Please do not install the drivers from nVidia's website btw! You could cause serious trouble if you then try to install the recommended driver later without cleanly removing the previous one.

Edit: You will need to run these commands from a terminal. I cannot guarantee a perfect result, since I am going based on what I've found via the internet and from memory.

The problem you are getting is caused by having differing user mode components and kernel modules. To fix it, the nvidia kernel module has to be rebuilt. This is supposed to happen on reboot, but it often does not.

First you need to install the linux kernel headers:

  • sudo apt-get install linux-headers-generic

Then you will need to run dkms to remove the old nvidia kernel module:

  • sudo dkms remove nvidia

Then run:

  • sudo apt-get install nvidia-current
  • this should make it install correctly, so all you need to do is run sudo nvidia-xconfig and reboot.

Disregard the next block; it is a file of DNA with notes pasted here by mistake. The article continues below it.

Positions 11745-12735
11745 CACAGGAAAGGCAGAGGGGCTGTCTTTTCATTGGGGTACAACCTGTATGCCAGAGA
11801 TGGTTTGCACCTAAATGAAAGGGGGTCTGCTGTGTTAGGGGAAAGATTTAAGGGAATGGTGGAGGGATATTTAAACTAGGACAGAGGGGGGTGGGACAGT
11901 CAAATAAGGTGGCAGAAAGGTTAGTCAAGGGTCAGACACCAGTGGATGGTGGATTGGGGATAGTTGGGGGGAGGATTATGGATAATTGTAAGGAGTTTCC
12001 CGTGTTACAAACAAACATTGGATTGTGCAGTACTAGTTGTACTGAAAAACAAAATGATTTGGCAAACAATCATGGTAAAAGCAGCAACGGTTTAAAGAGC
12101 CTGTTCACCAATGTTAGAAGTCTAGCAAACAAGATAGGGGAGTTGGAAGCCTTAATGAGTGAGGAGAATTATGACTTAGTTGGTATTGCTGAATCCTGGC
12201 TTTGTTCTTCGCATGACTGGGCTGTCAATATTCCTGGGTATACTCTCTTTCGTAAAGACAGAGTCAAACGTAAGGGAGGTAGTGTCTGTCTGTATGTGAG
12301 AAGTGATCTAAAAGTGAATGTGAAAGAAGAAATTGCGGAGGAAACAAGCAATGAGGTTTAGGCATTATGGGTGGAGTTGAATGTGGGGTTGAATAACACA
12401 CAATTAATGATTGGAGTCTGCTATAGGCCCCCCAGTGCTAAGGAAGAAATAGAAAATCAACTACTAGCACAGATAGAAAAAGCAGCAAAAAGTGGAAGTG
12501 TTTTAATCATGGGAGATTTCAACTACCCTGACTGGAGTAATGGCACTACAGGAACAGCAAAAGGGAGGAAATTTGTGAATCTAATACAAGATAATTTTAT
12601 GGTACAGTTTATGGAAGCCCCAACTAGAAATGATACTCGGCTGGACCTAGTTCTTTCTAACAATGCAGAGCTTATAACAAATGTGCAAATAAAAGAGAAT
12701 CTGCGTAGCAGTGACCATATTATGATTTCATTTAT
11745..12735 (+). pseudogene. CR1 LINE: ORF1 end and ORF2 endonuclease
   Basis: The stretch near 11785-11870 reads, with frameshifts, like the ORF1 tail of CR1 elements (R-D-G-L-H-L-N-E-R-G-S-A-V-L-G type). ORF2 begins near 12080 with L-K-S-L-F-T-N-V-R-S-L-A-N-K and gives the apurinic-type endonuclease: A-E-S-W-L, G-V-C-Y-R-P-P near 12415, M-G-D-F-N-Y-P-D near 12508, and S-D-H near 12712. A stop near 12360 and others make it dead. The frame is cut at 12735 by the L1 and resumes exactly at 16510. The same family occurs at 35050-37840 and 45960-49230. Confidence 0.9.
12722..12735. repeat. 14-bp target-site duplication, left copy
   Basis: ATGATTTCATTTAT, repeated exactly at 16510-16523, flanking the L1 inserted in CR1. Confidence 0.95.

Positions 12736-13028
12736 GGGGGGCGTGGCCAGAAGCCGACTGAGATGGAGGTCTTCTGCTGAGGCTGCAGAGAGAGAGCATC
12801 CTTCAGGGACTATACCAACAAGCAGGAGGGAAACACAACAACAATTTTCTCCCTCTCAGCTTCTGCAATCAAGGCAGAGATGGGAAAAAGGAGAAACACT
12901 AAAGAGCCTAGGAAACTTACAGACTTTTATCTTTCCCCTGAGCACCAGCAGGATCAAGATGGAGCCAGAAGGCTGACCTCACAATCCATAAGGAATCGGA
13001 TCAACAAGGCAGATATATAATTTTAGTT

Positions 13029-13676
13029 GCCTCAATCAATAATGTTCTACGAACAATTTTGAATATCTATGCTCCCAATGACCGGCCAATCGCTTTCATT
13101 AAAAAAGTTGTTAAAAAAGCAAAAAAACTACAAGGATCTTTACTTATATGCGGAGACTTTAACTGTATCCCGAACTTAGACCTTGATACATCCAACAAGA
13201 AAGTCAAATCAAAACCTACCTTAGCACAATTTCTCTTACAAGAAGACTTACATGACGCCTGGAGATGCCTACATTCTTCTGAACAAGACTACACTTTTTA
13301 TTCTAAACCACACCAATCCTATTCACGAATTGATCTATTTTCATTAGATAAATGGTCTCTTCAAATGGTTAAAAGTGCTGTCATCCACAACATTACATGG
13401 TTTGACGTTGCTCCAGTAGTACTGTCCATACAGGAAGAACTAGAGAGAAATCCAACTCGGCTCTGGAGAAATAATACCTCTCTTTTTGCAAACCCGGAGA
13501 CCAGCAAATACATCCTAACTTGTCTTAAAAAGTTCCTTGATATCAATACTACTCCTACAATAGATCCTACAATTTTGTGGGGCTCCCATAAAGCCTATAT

• If you still get an error about the module version, run: sudo dkms build nvidia

This should solve the problem.

Sorry if things are a little confusing, I tried to put back together the process I had to use to the best of my memory :)! If you run into problems don't hesitate to let me know (and if anyone spots any problems with the instructions please let me know ASAP)!!!!


Update:

I found another possible cause. Nouveau might not have been blacklisted, and nvidia-current may not have placed itself in the .conf file that is used to choose your display driver. Here is how to fix it:

NB:

Before you continue, ensure that you have the nvidia-current driver from the repositories. Downloading the driver from nvidia's website can cause problems later, as it does not use the debian package format and leaves things behind that can conflict with later installations. So make sure you clear any traces of it first, and then install the standard driver from the Ubuntu repos. If you do not, you will get a driver mismatch, and this fix will be pointless.

  • If you are stuck on the console, log in and install the nouveau X.org driver: sudo apt-get install xserver-xorg-video-nouveau